Life Cycle Management

System Life Cycle

The Phases Of The System Life Cycle

System Life Cycle

Nowadays, a software system contains millions of lines of code and it requires a whole team of analysts, architects, programmers and testers to bring a project to fruition. To cater to the complexity of software system management, various System Life Cycle (SLC) models have come into origin to provide a system framework for development. SLC is a term specifically coined for software systems, however the models under it are in a generalized form and can be adapted for other system life cycle processes.

All models revolve around the most basic concept of the system lifecycle which is planning, designing, implementation, testing and maintenance. A (SLC) system life cycle methodology consists of following steps:

System Life Cycle

* A thorough study is conducted on the existing system and the flaws in the existing system are highlighted. Suggestions can be collected from users of the present system including support personnel.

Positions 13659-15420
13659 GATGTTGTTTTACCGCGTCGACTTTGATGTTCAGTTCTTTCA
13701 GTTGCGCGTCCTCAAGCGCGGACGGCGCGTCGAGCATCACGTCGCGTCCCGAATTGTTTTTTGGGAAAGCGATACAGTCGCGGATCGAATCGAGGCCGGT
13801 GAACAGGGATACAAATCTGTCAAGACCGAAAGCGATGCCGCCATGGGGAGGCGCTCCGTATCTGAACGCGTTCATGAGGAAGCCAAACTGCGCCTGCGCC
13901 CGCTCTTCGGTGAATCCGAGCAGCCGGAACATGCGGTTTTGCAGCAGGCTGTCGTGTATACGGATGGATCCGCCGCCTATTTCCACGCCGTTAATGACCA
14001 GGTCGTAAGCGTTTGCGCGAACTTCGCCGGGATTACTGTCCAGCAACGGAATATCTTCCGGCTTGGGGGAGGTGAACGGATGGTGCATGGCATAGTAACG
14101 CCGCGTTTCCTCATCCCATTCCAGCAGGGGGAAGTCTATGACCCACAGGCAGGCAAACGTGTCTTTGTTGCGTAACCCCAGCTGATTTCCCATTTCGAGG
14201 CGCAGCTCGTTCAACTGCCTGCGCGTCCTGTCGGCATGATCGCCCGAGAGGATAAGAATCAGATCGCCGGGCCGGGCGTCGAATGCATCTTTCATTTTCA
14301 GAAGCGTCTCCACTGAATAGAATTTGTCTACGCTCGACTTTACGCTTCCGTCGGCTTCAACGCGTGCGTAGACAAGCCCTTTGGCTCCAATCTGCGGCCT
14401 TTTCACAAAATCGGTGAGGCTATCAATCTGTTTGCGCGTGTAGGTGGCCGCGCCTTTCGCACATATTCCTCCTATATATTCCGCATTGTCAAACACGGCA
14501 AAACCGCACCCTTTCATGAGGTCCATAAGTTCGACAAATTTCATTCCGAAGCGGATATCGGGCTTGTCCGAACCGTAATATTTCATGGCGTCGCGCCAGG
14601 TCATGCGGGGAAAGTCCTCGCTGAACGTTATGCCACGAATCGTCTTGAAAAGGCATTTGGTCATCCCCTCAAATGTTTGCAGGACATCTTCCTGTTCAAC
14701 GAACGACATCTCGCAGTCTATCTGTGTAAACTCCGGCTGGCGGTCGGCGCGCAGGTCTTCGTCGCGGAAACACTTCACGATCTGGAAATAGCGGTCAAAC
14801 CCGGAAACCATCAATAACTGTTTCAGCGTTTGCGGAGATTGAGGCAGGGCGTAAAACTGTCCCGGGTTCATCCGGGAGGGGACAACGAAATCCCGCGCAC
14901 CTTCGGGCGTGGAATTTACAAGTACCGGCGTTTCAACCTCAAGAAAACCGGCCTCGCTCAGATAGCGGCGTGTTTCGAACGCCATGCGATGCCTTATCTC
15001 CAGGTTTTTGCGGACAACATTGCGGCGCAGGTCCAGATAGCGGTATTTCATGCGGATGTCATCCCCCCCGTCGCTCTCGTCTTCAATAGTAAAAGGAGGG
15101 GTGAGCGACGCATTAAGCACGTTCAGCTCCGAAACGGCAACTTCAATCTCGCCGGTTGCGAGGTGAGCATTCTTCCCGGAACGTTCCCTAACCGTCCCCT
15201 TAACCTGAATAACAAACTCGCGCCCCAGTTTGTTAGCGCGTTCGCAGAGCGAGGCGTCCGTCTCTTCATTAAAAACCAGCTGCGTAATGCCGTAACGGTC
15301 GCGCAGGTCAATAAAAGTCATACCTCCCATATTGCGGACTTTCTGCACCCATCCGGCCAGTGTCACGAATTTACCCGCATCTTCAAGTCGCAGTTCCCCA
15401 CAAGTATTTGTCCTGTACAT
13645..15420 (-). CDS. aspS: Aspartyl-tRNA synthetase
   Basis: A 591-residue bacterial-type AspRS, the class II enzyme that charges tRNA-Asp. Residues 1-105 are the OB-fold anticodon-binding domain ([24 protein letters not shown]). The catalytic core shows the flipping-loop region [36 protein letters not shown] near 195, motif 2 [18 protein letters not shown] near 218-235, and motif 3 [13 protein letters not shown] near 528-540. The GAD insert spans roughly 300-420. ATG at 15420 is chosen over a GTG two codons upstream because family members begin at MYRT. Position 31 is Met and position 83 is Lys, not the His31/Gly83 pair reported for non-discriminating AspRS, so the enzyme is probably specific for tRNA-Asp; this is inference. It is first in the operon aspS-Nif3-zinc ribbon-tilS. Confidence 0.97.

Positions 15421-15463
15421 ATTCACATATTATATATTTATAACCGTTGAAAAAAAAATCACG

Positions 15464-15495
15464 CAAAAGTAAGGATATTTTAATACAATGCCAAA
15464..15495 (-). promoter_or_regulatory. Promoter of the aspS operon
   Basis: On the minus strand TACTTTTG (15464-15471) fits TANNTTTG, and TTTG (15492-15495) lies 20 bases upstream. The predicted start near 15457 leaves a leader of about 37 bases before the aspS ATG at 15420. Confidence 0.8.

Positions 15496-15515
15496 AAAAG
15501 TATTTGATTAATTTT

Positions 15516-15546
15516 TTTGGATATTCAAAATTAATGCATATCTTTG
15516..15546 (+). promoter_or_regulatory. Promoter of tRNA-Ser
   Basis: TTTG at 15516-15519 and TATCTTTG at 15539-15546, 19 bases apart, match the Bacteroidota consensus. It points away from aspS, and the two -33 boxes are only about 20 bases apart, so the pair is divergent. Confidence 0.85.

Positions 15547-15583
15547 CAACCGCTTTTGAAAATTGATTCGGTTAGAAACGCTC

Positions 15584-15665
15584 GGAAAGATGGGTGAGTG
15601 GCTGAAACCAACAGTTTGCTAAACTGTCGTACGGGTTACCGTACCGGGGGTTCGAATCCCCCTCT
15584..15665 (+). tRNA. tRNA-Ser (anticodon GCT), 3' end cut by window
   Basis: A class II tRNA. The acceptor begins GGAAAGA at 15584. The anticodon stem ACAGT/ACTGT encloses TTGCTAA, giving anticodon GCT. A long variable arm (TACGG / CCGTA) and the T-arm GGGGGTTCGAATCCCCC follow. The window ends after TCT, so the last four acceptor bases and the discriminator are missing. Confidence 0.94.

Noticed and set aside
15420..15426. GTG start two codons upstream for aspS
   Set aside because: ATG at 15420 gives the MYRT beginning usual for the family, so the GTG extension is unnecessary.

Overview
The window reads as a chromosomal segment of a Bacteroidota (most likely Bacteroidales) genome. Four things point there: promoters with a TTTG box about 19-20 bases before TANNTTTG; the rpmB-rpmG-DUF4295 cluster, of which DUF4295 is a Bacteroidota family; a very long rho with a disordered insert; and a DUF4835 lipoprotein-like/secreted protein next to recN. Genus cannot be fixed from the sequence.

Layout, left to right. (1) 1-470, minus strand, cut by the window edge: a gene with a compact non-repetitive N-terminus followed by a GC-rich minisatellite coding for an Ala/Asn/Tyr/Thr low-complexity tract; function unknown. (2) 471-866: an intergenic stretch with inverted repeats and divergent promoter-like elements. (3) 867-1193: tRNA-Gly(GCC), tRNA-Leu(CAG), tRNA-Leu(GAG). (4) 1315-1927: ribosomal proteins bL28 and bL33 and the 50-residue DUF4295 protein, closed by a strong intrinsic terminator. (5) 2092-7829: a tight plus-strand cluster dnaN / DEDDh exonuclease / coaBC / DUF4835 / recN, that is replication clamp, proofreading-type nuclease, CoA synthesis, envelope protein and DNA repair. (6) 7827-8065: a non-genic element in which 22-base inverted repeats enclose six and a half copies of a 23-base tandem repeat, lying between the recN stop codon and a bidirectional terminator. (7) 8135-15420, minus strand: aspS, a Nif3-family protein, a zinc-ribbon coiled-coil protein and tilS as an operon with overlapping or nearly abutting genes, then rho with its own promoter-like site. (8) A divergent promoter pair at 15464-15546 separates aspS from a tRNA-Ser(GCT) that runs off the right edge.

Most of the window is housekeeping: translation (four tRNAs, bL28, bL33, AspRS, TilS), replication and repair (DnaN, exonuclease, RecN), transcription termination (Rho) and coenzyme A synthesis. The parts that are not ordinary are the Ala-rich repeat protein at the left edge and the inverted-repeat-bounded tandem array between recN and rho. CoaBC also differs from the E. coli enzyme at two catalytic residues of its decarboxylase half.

* Deficiencies in the existing system are then overcome by proposing improvement measures. Based on these measures, the requirements of the new system are set. These requirements should be in harmony with the design structure of the system.

* Planning, in terms of physical construction, hardware, operating system, programming and security issues takes place. Before the actual system is constructed, a prototype of the model is built in order to ascertain that the system will perform its intended function.

* This prototype works in a similar way to the actual system, but on a reduced scale. Implementing the actual system and then testing it can be costly. A prototype first comes in to the picture to test commercial fit prior to development. It is implemented and tested, based on project plan criteria, rectified as required and redeployed for testing.

Different test are conducted. For example: unit testing, system testing, alpha testing and beta testing. Once the prototype passes these tests, the actual implementation begins. The actual system also goes through a number of test programs to test for functional, end user and interface suitability.

The key objective of testing the system is to rectify functional or performance issues. Improper output generated from one stage can have ramifications for the next stage. This can sabotage the system life cycle process.

Maintenance-related strategies play a vital role after commercial clearance and release. This can include the assembly of ongoing maintenance teams or support staff. Maintenance has to be performed on a regular basis to ensure the smooth and continual operation of the system

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